But this game is more than just an arcade throwback. It adds new key features to its visual stylings. The first being that you can actually play the game better because it finally adds what those other games from 30+ years ago lacked, which is depth. This game has you flying your ship above a mothership of some sort. And instead of it being a flat image on top of another flat image, you finally have shadows. This informs the eye that you’re above another object but also informs you if something is on the same plane as you or if they’re on the ship below. This makes strategy easier to form and subconsciously keeps you aware of ground threats.

The other key features, as mentioned before, can be found in the settings of the game. You have some choices available to you in terms of how you see the game. There are three modes to choose from and they don’t seem to stack. First, you have the CRT mode, which rounds of the corners and warps the edges of the screen. This also sort of distorts the coloring of the game. The next mode is ZX Spectrum which not only changes the fidelity on the screen but also the coloring of the pixels.

The same goes for the third option which is to make it look like a Commodore 64 game. The ZX Spectrum and the Commodore 64 didn’t feature a full color scheme so they definitely look strange. However, all of these are not desirable for me. They’re very much novelties and anyone who wants to actually enjoy this game will play with the default settings on.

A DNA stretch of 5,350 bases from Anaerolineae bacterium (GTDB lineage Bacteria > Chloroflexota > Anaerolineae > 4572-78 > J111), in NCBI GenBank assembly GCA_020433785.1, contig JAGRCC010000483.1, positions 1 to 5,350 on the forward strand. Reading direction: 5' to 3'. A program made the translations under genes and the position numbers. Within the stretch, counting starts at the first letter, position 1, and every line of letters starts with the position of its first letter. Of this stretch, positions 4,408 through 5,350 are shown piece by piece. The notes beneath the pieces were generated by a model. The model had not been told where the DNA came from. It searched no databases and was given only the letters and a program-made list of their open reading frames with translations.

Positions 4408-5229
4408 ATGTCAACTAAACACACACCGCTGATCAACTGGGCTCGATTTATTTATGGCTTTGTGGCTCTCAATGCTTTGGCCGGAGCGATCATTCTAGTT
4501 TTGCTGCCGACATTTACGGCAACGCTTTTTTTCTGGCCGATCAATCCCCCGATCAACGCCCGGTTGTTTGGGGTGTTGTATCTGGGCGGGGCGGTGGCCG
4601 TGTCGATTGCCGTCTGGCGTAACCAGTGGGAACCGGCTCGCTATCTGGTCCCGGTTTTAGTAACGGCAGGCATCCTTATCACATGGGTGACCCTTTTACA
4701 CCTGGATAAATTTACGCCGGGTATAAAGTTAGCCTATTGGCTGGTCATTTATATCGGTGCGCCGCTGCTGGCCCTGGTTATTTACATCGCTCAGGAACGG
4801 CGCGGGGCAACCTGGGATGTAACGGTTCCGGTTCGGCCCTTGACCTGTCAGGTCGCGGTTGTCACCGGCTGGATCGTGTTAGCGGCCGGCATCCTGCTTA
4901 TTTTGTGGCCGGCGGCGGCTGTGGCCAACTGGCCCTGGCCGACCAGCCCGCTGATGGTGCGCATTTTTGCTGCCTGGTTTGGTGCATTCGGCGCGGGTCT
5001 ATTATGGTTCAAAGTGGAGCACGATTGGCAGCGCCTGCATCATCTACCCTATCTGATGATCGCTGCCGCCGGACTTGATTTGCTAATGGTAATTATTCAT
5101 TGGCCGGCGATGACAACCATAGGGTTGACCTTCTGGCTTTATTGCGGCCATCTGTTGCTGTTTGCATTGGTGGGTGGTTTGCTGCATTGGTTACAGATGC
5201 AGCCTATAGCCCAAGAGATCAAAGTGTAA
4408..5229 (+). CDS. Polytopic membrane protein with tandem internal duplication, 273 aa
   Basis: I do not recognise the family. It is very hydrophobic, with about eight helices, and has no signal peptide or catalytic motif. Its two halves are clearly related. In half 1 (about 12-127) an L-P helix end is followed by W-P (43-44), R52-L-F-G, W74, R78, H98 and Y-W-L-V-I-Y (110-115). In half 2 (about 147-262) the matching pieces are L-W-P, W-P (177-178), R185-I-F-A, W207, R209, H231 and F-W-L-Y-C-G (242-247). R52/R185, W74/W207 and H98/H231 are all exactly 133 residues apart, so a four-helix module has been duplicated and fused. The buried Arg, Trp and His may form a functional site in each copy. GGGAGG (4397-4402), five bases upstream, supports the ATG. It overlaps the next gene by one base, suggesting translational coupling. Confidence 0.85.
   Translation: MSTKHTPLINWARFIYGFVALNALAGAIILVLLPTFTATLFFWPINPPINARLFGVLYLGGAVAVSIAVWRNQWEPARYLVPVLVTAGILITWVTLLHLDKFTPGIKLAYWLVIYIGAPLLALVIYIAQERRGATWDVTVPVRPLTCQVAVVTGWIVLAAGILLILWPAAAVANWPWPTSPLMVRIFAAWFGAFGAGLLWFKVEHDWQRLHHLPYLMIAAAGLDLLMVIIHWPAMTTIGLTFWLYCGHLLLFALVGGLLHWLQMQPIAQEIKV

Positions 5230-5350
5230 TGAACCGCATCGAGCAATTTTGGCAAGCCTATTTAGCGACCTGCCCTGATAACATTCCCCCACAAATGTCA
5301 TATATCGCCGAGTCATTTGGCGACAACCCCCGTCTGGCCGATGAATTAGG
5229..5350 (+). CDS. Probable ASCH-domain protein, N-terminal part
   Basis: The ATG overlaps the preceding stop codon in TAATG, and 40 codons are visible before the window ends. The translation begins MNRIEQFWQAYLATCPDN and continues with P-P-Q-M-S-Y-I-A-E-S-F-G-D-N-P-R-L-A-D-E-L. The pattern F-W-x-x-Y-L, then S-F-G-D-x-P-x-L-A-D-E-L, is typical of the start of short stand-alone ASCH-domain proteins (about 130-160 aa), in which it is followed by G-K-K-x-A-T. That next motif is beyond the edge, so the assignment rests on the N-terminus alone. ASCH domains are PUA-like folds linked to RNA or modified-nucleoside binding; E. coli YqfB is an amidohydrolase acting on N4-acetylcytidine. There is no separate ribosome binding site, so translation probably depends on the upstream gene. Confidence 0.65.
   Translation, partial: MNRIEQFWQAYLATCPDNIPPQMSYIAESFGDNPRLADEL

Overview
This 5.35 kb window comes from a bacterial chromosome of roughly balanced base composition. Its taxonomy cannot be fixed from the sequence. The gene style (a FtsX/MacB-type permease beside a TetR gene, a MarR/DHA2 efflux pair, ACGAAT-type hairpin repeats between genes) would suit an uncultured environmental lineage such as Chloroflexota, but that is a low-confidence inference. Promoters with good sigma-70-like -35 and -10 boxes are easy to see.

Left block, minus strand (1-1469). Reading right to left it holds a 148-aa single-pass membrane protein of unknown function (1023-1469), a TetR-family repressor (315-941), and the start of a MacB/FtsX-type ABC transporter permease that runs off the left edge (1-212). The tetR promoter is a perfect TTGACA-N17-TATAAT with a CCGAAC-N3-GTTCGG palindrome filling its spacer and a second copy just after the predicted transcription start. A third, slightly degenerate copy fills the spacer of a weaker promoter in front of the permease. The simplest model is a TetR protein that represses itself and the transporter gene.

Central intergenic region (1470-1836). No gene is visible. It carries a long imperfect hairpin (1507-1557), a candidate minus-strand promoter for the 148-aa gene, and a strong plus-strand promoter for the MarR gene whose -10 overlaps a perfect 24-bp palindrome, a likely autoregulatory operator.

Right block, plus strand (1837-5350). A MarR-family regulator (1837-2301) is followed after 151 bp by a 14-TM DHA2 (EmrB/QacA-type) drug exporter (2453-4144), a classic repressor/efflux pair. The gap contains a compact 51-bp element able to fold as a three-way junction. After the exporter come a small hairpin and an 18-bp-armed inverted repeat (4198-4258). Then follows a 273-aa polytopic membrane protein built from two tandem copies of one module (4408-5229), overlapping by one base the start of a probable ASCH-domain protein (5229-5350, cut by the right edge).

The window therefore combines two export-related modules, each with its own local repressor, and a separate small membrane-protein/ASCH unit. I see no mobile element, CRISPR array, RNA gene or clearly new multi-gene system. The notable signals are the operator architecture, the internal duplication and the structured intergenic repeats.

Hyper Sentinel builds upon so many great classic retro franchises and rolls them into one sexy bullet hell conglomerate where the gauntlet is thrown down. From Galaga, to Xevious, to R-Type, to even Star Fox. There’s nothing cute em up about it. This game is an all-out explosion fest that features tons of different colors with extremely large amounts of baddies on the screen at once. So if it combines a metric tonne of elements all at once, what is the actual gameplay?

Well, to start with, there’s no real story in this game, just like games of old. What you do have whatever is a main objective in each level. You’re given what could be considered a football field of horizontal shooting space. There is movement left and right of your own choice or you can go the full length of the field and once you reach one end or the other, the game flips you back around, just like in Star Fox. This means the game can be a nice, long horizontal shooter without having to go the route of making really long levels. The objective, as mentioned, is to destroy all of the ground units on the ship below you. You have to do all of that whilst staying alive and keeping the bogeys off your back.

After finally completing the main objective, you will be greeted by a boss for that level. If you die anywhere during the boss fight or prior to that, you will have to restart the level that you’re on. The bosses are definitely difficult, but they’re never too difficult for the level if that makes any sense. Slowly but surely the level sizes will increase and thus increase the difficulty. This will also be true of the boss of that level.